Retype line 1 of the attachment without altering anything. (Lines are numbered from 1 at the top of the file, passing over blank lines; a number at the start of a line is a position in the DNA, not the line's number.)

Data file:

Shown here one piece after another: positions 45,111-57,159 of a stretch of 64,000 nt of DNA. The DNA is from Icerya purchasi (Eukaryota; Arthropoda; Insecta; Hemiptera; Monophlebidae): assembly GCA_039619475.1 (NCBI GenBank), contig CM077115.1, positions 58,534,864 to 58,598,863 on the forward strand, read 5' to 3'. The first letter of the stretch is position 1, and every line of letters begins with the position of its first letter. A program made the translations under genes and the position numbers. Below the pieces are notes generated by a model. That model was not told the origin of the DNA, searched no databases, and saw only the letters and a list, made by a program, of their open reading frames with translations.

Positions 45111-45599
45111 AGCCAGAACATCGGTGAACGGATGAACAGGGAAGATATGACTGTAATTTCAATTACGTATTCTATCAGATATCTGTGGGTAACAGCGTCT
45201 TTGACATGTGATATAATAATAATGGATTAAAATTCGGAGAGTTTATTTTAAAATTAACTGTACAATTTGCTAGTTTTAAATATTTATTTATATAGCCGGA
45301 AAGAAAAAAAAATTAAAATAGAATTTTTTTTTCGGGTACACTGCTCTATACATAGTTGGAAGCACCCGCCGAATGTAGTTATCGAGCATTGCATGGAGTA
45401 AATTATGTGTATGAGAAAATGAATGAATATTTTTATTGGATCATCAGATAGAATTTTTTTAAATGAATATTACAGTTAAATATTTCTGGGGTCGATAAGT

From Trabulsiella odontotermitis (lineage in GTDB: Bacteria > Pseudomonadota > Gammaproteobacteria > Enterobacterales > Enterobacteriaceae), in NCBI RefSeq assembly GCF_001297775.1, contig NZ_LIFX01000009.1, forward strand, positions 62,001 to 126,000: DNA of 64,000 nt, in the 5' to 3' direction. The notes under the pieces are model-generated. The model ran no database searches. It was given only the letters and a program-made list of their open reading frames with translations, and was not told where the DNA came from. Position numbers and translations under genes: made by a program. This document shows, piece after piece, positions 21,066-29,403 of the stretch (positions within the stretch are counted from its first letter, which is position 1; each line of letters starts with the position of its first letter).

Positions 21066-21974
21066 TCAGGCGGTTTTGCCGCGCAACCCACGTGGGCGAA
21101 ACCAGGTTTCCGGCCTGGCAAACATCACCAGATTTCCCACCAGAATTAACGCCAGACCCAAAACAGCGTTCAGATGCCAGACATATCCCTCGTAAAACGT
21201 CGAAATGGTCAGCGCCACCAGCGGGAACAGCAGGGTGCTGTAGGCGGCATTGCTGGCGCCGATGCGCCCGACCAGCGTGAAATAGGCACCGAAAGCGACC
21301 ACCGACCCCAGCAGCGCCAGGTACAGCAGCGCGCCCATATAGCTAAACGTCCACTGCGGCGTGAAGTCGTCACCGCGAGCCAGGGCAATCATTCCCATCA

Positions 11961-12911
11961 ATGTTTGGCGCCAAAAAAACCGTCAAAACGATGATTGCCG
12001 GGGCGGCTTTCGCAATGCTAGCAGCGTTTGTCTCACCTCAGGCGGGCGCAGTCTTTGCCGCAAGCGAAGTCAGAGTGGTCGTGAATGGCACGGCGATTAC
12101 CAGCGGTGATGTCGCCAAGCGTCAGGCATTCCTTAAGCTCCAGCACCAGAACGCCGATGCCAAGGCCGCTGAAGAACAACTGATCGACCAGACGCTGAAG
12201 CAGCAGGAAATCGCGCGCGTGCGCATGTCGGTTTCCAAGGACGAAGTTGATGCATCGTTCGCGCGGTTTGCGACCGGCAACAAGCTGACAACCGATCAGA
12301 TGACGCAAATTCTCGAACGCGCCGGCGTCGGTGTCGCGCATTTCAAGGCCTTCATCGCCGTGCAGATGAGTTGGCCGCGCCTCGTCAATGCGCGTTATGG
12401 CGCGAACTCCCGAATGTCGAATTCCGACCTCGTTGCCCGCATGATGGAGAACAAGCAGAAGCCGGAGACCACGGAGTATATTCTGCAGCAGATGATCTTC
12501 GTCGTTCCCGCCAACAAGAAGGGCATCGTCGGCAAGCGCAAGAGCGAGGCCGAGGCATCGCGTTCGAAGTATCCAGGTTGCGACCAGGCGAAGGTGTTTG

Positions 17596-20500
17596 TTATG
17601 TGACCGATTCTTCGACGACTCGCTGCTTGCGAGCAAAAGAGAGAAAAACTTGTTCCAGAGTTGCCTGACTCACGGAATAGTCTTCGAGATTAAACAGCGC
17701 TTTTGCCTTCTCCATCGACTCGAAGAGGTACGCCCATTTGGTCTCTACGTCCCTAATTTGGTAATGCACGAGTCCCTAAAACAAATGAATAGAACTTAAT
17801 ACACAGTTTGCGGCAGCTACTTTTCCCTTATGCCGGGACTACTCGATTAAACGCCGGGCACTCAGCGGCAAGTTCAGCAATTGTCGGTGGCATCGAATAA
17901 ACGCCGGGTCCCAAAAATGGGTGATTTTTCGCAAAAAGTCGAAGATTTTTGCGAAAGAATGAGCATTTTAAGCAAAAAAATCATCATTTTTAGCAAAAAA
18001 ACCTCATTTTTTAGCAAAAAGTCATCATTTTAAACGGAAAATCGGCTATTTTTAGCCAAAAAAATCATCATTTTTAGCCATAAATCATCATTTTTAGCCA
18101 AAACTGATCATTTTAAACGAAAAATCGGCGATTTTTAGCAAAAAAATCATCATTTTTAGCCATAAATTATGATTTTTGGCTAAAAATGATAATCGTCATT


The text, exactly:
Shown here one piece after another: positions 45,111-57,159 of a stretch of 64,000 nt of DNA. The DNA is from Icerya purchasi (Eukaryota; Arthropoda; Insecta; Hemiptera; Monophlebidae): assembly GCA_039619475.1 (NCBI GenBank), contig CM077115.1, positions 58,534,864 to 58,598,863 on the forward strand, read 5' to 3'. The first letter of the stretch is position 1, and every line of letters begins with the position of its first letter. A program made the translations under genes and the position numbers. Below the pieces are notes generated by a model. That model was not told the origin of the DNA, searched no databases, and saw only the letters and a list, made by a program, of their open reading frames with translations.